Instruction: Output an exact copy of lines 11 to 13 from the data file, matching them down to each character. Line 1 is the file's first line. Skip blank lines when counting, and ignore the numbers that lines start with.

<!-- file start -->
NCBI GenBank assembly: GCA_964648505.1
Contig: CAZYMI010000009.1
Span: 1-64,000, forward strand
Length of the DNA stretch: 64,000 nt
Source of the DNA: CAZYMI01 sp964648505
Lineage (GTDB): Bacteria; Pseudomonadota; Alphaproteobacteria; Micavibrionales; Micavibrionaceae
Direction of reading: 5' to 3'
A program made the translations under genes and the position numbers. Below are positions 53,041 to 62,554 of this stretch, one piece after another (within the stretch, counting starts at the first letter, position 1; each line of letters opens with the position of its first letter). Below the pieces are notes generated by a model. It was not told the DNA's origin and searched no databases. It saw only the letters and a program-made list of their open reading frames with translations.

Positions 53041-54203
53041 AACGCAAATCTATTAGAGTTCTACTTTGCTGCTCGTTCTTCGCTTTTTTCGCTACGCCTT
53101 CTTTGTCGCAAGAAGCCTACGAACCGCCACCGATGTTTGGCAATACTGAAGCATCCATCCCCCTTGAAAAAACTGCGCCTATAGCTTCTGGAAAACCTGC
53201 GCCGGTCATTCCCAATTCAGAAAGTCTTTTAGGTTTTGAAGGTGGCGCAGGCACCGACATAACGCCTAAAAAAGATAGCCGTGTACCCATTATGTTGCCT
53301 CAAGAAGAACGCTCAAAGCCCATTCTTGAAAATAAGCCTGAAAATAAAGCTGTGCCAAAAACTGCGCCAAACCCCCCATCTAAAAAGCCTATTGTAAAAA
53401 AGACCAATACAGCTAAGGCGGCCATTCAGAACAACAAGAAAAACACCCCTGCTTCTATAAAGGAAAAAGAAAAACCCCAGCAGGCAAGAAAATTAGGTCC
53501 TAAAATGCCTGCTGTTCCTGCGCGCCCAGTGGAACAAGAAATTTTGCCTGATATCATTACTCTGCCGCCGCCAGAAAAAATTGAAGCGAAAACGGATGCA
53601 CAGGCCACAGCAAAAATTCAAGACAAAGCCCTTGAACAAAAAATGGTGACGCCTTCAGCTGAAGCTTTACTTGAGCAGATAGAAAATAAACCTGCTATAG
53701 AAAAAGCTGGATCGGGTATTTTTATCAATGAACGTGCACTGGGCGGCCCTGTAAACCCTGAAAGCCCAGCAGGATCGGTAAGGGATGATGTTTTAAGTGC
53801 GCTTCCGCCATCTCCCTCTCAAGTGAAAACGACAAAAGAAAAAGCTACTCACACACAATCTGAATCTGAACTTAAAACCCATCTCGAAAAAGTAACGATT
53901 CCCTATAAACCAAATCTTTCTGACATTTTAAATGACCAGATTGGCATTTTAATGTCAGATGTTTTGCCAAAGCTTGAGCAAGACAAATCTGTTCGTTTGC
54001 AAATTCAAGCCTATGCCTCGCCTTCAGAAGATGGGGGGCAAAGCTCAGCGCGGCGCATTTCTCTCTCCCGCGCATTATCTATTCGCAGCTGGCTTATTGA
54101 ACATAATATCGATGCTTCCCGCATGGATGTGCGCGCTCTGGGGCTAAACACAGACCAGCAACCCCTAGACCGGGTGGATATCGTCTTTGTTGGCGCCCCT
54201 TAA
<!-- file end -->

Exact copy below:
53101 CTTTGTCGCAAGAAGCCTACGAACCGCCACCGATGTTTGGCAATACTGAAGCATCCATCCCCCTTGAAAAAACTGCGCCTATAGCTTCTGGAAAACCTGC
53201 GCCGGTCATTCCCAATTCAGAAAGTCTTTTAGGTTTTGAAGGTGGCGCAGGCACCGACATAACGCCTAAAAAAGATAGCCGTGTACCCATTATGTTGCCT
53301 CAAGAAGAACGCTCAAAGCCCATTCTTGAAAATAAGCCTGAAAATAAAGCTGTGCCAAAAACTGCGCCAAACCCCCCATCTAAAAAGCCTATTGTAAAAA